Georgia’s elections last year took on an unusual, perhaps unprecedented, national tinge as Brian Kemp and Stacey Abrams tried to rally supporters based on their respective affinity or repulsion for President Donald Trump.

It should come as no surprise, then, that some of that nationalization is showing up in this year’s legislative session. Already, Georgia Democrats are staging their biggest effort yet to demand an expansion of Medicaid as allowed under Obamacare. I’ve explained in previous columns why that’s the wrong way to help lower-income Georgians get meaningful access to health care, and I’ll do so again soon.

But another progressivist idea that’s made its way to Georgia is the notion of raising the state’s minimum wage. Today, Georgia’s minimum wage in certain cases is only $5.15, below the federal level of $7.25 set in 2009. Democrats in both the House and the Senate have filed bills to raise it immediately to $15.

Examples such as Seattle illustrate why this is a bad idea. There, even though the cost of living is already 51 percent higher than in Atlanta, not to mention rural parts of Georgia, a rise even to $13 an hour has lowered the take-home pay of many hourly workers. Those who weren’t working many hours before the increase have seen their hours cut, or their work opportunities disappear altogether, according to researchers at the University of Washington.

But we need not look that far. Georgia’s own experience demonstrates the folly here.

It’s important to understand a couple of key facts.

First, the real minimum wage is zero: If a job doesn’t exist, it doesn’t matter how much the employer would have to pay if it did exist.

Second, the minimum wage is a relative non-factor in the labor market when the economy is growing. Only when the economy is struggling does it affect many people – and then, the result may well be to keep them out of work.

Consider data from the federal Bureau of Labor Statistics. In 2008, just as the Great Recession was beginning, only 1.8 percent of all Georgia workers (about 76,000 people) earned the minimum wage or less. That proportion grew to 3.6 percent in 2009, 4.2 percent in 2010, and 5 percent in 2011 as the economy strained to recover.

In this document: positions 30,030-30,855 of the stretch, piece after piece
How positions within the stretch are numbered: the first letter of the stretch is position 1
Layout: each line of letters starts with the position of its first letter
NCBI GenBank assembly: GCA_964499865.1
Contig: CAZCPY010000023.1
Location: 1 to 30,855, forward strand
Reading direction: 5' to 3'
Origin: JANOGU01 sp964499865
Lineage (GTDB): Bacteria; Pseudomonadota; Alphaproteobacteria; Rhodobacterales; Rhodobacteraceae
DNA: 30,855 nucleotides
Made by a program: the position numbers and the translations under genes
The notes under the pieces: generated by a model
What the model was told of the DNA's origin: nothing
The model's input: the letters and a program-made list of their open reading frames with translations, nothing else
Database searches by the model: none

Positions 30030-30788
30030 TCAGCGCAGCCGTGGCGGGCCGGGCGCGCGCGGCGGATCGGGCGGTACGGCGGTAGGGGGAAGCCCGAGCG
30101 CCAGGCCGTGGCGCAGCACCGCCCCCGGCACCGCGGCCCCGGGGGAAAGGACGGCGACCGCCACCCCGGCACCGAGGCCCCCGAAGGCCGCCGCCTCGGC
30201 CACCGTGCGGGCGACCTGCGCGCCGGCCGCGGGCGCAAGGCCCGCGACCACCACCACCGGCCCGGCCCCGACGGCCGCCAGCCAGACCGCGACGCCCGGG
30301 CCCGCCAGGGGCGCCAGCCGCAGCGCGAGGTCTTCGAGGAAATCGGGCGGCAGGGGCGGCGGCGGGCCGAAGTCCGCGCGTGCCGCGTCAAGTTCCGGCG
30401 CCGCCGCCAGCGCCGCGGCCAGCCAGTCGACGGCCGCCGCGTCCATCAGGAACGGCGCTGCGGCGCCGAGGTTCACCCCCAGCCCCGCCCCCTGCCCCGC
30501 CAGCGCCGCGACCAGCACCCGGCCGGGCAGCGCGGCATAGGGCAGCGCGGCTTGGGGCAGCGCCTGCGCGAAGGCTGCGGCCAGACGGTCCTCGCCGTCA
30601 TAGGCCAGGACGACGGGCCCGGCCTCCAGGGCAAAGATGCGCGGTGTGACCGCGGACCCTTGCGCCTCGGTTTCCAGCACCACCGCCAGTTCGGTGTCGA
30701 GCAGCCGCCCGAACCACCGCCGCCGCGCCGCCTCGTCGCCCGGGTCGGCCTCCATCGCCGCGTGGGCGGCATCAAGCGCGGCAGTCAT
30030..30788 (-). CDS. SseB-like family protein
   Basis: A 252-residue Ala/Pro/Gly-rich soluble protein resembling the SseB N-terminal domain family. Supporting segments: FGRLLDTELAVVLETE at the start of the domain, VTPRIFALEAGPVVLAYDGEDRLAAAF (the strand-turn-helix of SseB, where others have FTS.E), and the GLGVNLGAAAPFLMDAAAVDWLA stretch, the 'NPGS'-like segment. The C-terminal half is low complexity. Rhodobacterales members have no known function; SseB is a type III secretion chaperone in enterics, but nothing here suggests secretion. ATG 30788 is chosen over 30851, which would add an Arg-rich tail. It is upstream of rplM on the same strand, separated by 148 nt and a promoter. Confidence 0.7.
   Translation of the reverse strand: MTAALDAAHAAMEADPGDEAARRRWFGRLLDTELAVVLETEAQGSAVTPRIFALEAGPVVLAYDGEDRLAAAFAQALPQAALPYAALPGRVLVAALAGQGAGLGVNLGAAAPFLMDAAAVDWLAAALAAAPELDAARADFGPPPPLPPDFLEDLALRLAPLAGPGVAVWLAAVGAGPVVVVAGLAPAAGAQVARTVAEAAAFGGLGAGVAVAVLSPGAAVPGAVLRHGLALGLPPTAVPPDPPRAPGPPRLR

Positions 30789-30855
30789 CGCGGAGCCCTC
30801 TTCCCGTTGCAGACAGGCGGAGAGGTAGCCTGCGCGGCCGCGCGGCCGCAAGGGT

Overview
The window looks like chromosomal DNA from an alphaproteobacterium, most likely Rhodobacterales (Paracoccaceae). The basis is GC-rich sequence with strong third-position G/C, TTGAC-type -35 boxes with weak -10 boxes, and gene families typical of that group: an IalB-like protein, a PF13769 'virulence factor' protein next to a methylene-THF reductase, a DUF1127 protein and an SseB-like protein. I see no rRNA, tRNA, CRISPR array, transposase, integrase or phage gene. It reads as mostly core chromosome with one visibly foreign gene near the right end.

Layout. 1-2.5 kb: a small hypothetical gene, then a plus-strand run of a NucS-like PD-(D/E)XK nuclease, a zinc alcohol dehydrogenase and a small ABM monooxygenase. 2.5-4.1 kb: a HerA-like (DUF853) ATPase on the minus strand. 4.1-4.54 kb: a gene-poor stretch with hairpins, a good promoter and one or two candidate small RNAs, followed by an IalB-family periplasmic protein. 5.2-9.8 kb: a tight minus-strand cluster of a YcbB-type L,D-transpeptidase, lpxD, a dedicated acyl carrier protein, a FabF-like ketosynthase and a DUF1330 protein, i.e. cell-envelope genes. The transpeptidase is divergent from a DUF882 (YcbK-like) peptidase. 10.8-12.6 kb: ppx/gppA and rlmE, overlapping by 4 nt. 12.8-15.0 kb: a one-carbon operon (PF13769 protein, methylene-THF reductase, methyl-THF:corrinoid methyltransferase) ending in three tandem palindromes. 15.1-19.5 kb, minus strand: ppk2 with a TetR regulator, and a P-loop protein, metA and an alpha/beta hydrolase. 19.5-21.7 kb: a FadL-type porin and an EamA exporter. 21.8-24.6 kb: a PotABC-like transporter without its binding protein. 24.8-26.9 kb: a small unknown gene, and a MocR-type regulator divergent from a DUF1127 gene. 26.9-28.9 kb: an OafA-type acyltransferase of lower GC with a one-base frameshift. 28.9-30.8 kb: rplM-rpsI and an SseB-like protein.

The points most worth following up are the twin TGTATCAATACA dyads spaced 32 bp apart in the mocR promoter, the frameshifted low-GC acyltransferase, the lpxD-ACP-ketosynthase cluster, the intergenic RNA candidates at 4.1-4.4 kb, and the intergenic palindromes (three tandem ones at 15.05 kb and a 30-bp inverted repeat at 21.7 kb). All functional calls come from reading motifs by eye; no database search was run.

It has trended downward since then, hitting 1.6 percent in 2017, the latest year for which data are available.

From 2008 to 2011, the number of Georgians working at or below the minimum wage rose by about 120,000. If that sounds bad, consider the 221,000 Georgians who stopped working at all. For them, the minimum wage truly was zero.

Since the trough of 2011, Georgia has added more than half a million jobs – despite shedding 123,000 jobs at or below the minimum wage. A growing economy is the best way to address low wages and inequality.

It’s also worth noting who holds minimum-wage jobs. Nationally, the BLS reports that in 2017 workers ages 16 to 19 were six times likelier than those 20 and older to have minimum-wage jobs.

Despite making up less than 6 percent of all hourly workers, these teenagers represented more than 21 percent of minimum-wage earners. Less than 2 percent of workers at least 30 years old worked at or below the minimum wage.

All of this points to a simple but clear truth: Minimum-wage jobs are the first, temporary rung of the economic ladder. We want to make it easy for people to get on the ladder and then climb, not boost a few people up a rung by bumping others off the ladder entirely.

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